Fentanyl is used to treat severe pain and is 50 to 100 times stronger than morphine, according to the Drug Enforcement Administration. Dr. Michael Landen, an epidemiologist with the DOH, said the drug is often prescribed in patch form so that it is absorbed slowly over time.

Of the ingredients used to make illicit fentanyl, 90 percent come from China and then go to Mexico or directly to the U.S., Champlin said.

Ninety to 95 percent of heroin comes from Mexico, where it is cut with another substance, and it gets cut several more times before it reaches the common user, Champlin said. “By the time it hits the street (in Santa Fe), it may have been through 10 hands,” he said.

Since fentanyl is much more potent than traditional opioids, “criminal organizations can use one kilogram of fentanyl to produce approximately 1 million counterfeit (1 millogram) pills, resulting in potentially 10-20 million dollars in revenue,” says a DEA pamphlet titled “Fentanyl: A Briefing Guide for First Responders.”

The potency makes the drug deadly, as an amount equal to five to seven grains of table salt can be fatal.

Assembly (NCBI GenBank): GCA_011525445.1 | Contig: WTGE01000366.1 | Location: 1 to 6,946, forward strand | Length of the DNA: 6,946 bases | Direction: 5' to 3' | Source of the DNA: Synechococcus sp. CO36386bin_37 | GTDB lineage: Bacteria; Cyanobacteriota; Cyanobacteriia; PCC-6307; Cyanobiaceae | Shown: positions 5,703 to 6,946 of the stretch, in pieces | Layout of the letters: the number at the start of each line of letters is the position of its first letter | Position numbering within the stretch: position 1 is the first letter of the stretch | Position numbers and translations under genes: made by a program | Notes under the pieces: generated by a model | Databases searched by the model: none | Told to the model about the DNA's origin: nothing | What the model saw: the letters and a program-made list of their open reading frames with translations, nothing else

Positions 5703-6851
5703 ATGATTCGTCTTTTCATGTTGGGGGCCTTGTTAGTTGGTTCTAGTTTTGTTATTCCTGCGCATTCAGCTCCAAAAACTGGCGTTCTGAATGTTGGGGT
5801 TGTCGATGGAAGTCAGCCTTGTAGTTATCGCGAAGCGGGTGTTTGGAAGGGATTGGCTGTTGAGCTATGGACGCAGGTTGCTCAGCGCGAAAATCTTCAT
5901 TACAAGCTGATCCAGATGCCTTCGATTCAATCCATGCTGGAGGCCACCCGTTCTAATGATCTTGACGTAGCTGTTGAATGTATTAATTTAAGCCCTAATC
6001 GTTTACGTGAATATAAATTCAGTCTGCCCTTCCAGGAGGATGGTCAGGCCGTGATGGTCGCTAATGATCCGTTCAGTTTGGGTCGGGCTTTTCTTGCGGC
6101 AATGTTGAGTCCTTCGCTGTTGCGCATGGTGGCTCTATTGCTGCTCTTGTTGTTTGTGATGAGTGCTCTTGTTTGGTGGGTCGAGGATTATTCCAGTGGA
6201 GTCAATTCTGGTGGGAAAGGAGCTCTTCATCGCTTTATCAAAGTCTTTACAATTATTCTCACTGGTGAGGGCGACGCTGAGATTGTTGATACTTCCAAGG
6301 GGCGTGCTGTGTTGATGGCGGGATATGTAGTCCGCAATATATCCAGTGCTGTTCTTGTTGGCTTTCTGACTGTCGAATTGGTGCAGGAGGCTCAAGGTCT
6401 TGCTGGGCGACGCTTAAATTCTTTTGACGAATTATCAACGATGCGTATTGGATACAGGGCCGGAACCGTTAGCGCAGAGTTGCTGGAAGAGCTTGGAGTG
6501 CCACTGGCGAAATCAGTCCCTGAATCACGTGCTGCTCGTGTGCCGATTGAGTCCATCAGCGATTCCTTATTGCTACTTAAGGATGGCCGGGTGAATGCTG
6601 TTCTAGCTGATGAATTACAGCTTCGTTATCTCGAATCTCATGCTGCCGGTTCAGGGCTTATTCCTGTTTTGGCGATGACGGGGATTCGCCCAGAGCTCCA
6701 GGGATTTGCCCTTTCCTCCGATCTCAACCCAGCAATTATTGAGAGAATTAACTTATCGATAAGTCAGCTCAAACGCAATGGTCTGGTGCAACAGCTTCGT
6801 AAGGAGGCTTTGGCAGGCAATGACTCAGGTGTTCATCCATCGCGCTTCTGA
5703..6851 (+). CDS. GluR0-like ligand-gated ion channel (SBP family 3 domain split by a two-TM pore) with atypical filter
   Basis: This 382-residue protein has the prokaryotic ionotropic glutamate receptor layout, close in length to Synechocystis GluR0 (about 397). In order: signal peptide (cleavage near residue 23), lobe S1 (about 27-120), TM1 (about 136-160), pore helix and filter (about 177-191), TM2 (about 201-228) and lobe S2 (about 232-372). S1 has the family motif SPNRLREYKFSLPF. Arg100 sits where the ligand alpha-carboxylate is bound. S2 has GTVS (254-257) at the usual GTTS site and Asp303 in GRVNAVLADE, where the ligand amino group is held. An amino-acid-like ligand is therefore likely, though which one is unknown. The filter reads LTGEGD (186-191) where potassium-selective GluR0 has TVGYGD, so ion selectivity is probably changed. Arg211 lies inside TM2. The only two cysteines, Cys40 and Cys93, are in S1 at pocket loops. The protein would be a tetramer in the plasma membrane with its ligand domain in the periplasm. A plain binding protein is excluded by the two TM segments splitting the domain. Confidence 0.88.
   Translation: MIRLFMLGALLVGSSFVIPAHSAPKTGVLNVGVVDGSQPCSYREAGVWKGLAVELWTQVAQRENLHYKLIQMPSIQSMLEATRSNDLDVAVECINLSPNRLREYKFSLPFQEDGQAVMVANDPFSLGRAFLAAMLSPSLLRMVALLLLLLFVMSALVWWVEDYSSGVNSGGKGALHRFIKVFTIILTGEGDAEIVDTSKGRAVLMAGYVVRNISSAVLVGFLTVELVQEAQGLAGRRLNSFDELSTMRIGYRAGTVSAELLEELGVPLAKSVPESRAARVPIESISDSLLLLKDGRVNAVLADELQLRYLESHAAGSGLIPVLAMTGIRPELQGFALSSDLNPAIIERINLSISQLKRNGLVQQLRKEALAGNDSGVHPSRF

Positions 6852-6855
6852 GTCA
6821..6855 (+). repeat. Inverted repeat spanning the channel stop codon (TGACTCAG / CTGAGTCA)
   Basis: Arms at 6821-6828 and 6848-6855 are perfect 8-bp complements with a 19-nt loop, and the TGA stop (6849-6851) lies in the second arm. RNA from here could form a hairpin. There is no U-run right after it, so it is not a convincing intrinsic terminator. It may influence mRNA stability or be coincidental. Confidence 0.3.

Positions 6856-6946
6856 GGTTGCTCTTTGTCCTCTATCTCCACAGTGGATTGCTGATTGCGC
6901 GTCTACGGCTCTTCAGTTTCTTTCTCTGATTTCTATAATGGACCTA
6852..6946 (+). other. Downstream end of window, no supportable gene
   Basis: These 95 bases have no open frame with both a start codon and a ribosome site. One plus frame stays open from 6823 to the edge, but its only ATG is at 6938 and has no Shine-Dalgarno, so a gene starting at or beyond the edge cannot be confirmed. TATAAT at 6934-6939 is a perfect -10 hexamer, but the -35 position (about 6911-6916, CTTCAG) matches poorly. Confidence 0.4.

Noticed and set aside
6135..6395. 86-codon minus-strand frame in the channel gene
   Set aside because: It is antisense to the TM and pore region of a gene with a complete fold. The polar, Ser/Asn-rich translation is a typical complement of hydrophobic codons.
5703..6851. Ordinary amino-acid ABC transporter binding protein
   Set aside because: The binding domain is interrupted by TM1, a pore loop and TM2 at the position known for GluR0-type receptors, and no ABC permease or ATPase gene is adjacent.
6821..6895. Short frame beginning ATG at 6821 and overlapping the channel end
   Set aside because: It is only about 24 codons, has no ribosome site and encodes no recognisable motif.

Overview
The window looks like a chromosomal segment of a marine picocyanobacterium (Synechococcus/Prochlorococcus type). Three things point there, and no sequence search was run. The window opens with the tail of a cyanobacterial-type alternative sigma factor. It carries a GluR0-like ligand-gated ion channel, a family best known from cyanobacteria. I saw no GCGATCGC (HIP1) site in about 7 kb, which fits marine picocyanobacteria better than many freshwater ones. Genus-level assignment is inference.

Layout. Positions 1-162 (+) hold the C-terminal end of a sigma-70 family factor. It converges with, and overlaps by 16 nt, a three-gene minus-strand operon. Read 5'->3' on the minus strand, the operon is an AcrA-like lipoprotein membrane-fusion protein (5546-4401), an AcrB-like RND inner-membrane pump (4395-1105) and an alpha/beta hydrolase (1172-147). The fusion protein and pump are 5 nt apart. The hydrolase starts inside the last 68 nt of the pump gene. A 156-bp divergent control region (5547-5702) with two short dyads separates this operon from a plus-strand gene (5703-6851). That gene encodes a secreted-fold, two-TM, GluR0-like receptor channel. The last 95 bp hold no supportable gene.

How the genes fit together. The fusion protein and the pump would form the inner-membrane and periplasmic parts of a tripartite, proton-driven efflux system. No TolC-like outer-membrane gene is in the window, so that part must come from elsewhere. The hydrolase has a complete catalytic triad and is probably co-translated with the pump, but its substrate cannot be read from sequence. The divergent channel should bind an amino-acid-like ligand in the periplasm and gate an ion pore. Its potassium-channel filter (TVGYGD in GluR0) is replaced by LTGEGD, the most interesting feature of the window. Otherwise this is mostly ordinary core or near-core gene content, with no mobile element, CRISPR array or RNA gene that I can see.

“As a matter of reference, it has been determined that it would only take 2-3 milligrams of fentanyl to induce respiratory depression, arrest and possible death,” the DEA says.

‘Kill-kill’ nickname

Since a lot of users don’t know that fentanyl is in their heroin, they take the same doses they usually do and suffer the consequences. “They hear on the street that they got this heroin from this dealer that’s really good stuff, and that good stuff turns out to be fentanyl,” Detective McCluskey said. “They use their usual amount and overdose because it has fentanyl in it.”

In Santa Fe, Champlin said, people have referred to fentanyl as “kill-kill.”

“Think about it, you’re doing a drug called ‘kill-kill,’ ” he said. “It kind of pre-empts you on what’s possible to come.”